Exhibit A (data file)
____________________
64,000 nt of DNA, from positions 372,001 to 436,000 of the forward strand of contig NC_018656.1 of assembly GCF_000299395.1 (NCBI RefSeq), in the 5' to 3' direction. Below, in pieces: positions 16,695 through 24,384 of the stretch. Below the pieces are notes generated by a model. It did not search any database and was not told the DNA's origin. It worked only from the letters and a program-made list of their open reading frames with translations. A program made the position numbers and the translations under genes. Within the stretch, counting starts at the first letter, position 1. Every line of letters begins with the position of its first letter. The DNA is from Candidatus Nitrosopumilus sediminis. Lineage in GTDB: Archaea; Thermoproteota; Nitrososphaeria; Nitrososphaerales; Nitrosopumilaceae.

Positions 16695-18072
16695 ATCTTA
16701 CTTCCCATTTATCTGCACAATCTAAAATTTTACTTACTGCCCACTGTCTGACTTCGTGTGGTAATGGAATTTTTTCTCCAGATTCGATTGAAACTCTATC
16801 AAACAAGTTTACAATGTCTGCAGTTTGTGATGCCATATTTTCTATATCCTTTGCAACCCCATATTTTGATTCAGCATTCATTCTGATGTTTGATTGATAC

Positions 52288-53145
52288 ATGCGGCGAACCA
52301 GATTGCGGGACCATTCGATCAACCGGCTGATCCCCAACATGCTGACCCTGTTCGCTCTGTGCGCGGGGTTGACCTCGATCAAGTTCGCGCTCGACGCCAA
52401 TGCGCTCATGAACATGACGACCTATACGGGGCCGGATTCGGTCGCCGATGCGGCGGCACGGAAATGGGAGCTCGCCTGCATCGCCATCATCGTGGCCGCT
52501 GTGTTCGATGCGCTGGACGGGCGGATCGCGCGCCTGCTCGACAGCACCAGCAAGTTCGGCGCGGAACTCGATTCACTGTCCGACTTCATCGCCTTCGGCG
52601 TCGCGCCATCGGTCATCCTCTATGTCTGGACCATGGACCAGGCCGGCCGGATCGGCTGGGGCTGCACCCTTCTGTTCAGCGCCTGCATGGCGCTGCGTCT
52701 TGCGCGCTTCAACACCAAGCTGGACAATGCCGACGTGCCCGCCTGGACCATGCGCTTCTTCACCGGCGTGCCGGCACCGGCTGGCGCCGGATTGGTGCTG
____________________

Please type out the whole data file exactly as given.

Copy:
64,000 nt of DNA, from positions 372,001 to 436,000 of the forward strand of contig NC_018656.1 of assembly GCF_000299395.1 (NCBI RefSeq), in the 5' to 3' direction. Below, in pieces: positions 16,695 through 24,384 of the stretch. Below the pieces are notes generated by a model. It did not search any database and was not told the DNA's origin. It worked only from the letters and a program-made list of their open reading frames with translations. A program made the position numbers and the translations under genes. Within the stretch, counting starts at the first letter, position 1. Every line of letters begins with the position of its first letter. The DNA is from Candidatus Nitrosopumilus sediminis. Lineage in GTDB: Archaea; Thermoproteota; Nitrososphaeria; Nitrososphaerales; Nitrosopumilaceae.

Positions 16695-18072
16695 ATCTTA
16701 CTTCCCATTTATCTGCACAATCTAAAATTTTACTTACTGCCCACTGTCTGACTTCGTGTGGTAATGGAATTTTTTCTCCAGATTCGATTGAAACTCTATC
16801 AAACAAGTTTACAATGTCTGCAGTTTGTGATGCCATATTTTCTATATCCTTTGCAACCCCATATTTTGATTCAGCATTCATTCTGATGTTTGATTGATAC

Positions 52288-53145
52288 ATGCGGCGAACCA
52301 GATTGCGGGACCATTCGATCAACCGGCTGATCCCCAACATGCTGACCCTGTTCGCTCTGTGCGCGGGGTTGACCTCGATCAAGTTCGCGCTCGACGCCAA
52401 TGCGCTCATGAACATGACGACCTATACGGGGCCGGATTCGGTCGCCGATGCGGCGGCACGGAAATGGGAGCTCGCCTGCATCGCCATCATCGTGGCCGCT
52501 GTGTTCGATGCGCTGGACGGGCGGATCGCGCGCCTGCTCGACAGCACCAGCAAGTTCGGCGCGGAACTCGATTCACTGTCCGACTTCATCGCCTTCGGCG
52601 TCGCGCCATCGGTCATCCTCTATGTCTGGACCATGGACCAGGCCGGCCGGATCGGCTGGGGCTGCACCCTTCTGTTCAGCGCCTGCATGGCGCTGCGTCT
52701 TGCGCGCTTCAACACCAAGCTGGACAATGCCGACGTGCCCGCCTGGACCATGCGCTTCTTCACCGGCGTGCCGGCACCGGCTGGCGCCGGATTGGTGCTG